Bringing Hope to Women in Kitwe

DSCF3897 March, 2015
Background: In May, 2014, two Zambian friends introduced me to a disturbing piece of life I’ve only ever heard about – prostitution. My friends are working with a group of prostitutes in the copper mining city of Kitwe, where Robert and I stay when in Zambia. One of them has been inviting the women to her home weekly for over a year. She provides them with a meal, a safe place to relax and interact with each other and with her, and invites them to attend church with her. I was invited to join in a meal and then visit two women in their homes.
These women see no other way to provide for themselves and their children. They have little formal education. Some of their mothers were already prostitutes. Some are widowed and left with nothing but their children. Other family members are dependent on their provision. Prostitution is a dangerous job. The women are often beaten or raped. Many times they work all night and are not paid. The women in this group desperately want to leave prostitution but it’s not that easy.
Project Proposal: For the women to exit prostitution, they need an alternative income source. A program has been set up beginning with six women that will give them the skills and start up capital for a small business such as trading fish or beans, or baking and selling goods. Just as important as financial help to the women is good training, both of business/entrepreneur skills, and life skills. An established NGO in Kitwe, PLAEP (ProLife Advancement and Education Project) – will provide the training and mentoring for the first year, using the GROW concept (Grassroots building Our Wealth). The women will then form a group that meets weekly and is accountable to each other.
Most of the women have children. Experience shows that a successful rehabilitation program must also incorporate them. Many children are in the streets instead of school because their families cannot afford school fees and uniforms. As education is vital to help children towards a better future than that of their mothers, we will also strive to help with school fees.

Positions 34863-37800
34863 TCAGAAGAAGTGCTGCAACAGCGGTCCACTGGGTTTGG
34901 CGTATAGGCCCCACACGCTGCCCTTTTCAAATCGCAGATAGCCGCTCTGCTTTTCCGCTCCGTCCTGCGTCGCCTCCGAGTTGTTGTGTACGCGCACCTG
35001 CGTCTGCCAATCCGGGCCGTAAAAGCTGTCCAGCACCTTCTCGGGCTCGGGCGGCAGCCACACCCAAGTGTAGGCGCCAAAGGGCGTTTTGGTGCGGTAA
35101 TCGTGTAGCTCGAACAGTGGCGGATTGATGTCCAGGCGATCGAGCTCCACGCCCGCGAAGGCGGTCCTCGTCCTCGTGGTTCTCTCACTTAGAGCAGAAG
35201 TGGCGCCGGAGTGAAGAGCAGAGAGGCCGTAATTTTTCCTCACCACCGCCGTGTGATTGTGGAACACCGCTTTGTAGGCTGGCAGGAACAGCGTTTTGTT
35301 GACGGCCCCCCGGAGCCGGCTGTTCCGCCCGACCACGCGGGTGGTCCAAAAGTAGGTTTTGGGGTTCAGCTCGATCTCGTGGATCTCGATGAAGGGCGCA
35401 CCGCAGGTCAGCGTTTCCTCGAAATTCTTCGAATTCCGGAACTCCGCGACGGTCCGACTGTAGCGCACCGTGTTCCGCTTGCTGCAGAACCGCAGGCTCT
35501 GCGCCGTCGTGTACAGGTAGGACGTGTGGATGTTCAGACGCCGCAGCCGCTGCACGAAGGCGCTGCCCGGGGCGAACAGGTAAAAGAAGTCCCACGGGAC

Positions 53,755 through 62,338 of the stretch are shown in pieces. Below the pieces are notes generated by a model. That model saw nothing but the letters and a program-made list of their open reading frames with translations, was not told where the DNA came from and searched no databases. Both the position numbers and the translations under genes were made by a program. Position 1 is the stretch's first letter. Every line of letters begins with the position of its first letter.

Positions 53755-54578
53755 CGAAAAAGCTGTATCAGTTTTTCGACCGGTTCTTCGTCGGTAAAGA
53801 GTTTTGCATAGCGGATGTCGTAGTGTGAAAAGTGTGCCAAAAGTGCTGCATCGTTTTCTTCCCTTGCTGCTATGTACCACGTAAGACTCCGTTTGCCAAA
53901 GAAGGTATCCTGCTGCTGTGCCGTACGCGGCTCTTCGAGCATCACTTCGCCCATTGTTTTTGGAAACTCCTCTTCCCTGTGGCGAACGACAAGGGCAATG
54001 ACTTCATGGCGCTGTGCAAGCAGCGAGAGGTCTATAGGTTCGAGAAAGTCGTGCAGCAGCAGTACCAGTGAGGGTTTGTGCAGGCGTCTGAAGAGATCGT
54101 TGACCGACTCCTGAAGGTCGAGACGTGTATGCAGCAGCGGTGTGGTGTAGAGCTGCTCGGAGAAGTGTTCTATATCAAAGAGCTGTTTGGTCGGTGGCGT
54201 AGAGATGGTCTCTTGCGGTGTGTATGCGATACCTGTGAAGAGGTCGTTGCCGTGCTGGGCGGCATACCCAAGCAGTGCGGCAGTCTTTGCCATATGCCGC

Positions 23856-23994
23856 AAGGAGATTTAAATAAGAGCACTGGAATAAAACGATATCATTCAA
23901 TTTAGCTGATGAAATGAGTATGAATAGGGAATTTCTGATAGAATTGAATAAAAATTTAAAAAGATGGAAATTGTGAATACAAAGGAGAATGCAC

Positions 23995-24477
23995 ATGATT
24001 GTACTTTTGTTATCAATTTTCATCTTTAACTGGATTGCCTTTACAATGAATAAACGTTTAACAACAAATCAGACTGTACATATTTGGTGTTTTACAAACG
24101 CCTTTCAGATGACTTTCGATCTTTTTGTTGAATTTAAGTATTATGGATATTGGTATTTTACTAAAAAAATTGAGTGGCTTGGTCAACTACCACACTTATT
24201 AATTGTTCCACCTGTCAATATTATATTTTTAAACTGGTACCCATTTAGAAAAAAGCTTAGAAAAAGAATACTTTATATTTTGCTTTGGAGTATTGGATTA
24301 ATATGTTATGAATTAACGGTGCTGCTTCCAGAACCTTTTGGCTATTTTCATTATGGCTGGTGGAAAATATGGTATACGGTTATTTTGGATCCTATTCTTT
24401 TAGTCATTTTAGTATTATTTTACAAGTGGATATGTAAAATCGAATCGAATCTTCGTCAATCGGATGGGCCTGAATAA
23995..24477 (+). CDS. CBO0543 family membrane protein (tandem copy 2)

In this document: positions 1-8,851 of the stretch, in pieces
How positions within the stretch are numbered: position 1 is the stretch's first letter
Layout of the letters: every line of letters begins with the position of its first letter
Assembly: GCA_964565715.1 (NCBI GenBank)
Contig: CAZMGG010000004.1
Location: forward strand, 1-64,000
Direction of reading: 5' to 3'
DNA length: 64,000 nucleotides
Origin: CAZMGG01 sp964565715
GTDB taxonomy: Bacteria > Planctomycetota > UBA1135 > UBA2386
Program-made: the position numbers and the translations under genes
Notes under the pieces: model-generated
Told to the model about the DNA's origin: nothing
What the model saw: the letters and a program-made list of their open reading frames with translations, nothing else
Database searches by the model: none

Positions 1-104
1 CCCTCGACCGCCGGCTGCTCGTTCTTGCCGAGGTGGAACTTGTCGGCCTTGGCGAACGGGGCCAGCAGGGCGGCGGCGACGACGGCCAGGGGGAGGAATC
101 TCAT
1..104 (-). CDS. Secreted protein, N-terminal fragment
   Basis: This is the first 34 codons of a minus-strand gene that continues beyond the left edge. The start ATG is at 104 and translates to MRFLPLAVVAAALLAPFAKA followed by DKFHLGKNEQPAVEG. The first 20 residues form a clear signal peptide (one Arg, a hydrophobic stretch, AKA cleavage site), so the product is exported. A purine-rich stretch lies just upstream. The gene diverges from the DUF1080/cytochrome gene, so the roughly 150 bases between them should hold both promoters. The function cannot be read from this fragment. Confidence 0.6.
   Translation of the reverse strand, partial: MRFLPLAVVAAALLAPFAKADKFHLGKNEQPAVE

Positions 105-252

Linda (name changed to protect identity) is a young mother of a ten-year old son and a toddler, Janie. Like most of the other prostitutes in the group, Linda is HIV positive. This is especially disturbing as most clients of prostitutes are married men. Linda struggles to provide the basics for her children. Most evenings she goes out to work, trying to stay sober towards morning. She needs to be home in time so her son, who sleeps with Janie in the only bed in the tiny apartment, can go to school. Then she needs to sleep too. So that Janie is quiet, Linda gives her an adult dose of an antihistamine.
Esther (name changed)is practically deaf due to an illness and was desperate to get out of prostitution. Eva and Irene were able to provide Estherwith enough capital to start a small business so she can now provide the necessities for herself. She is still short the school fees for her daughter, but is determined to make her way without going back to prostitution.
I am looking for people to partner with me to help these women. Research shows that as women are able to provide for themselves with an alternative income to prostitution, they become more self-confident and are more likely to stay free of it, especially if their children are also helped.
The project is registered with the Zambian government and has its own bank account. Charis Global Community Aid, of Innisfail AB, is a Canadian registered charity and will take donations towards the project. You can donate online at their website, or send a cheque to:
Charis Global Community Aid
c/o Johanna Huising
36436-RangeRoad 15
Red Deer County, AB
T4G 0M9

Please note on the cheque that the funds are for the Rehabilitation of Prostitutes Kitwe Project

Marianne Stamm

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